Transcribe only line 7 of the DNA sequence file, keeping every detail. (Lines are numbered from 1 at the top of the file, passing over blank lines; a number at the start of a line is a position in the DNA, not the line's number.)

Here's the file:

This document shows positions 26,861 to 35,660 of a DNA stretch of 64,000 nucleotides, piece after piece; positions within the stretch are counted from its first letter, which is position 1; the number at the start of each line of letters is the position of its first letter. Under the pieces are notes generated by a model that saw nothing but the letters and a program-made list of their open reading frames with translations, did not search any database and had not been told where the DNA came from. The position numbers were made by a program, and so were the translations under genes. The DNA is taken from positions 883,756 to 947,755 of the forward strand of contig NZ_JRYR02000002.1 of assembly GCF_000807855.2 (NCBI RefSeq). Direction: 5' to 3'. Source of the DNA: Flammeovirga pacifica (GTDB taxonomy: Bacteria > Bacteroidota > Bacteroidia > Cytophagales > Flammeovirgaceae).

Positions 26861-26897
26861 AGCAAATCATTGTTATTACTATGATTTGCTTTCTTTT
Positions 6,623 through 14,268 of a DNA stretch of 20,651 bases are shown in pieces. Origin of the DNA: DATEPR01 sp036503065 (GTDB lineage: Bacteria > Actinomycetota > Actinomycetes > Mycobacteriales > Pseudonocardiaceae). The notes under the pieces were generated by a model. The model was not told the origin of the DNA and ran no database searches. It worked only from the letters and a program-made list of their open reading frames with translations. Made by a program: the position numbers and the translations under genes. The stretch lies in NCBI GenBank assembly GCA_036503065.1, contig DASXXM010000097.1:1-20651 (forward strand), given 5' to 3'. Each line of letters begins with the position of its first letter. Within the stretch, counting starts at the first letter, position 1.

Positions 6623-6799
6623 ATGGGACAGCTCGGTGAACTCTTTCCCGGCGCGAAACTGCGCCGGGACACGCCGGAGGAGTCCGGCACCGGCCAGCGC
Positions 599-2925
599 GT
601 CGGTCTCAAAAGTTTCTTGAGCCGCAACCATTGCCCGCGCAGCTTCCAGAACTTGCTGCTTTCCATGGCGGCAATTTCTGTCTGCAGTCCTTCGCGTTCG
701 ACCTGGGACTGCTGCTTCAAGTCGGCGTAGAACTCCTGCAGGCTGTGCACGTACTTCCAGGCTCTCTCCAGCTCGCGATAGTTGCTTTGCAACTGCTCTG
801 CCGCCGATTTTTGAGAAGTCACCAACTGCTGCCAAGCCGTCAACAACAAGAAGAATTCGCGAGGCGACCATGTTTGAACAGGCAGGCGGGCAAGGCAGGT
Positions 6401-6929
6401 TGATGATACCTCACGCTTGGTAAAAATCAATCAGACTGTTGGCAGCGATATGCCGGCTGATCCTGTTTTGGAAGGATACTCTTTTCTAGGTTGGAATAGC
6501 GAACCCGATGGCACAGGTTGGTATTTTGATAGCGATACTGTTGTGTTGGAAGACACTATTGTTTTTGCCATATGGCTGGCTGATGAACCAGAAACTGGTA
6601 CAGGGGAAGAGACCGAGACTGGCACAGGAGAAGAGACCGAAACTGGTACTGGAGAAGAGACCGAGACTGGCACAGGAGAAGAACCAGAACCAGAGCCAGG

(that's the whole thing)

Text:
Positions 599-2925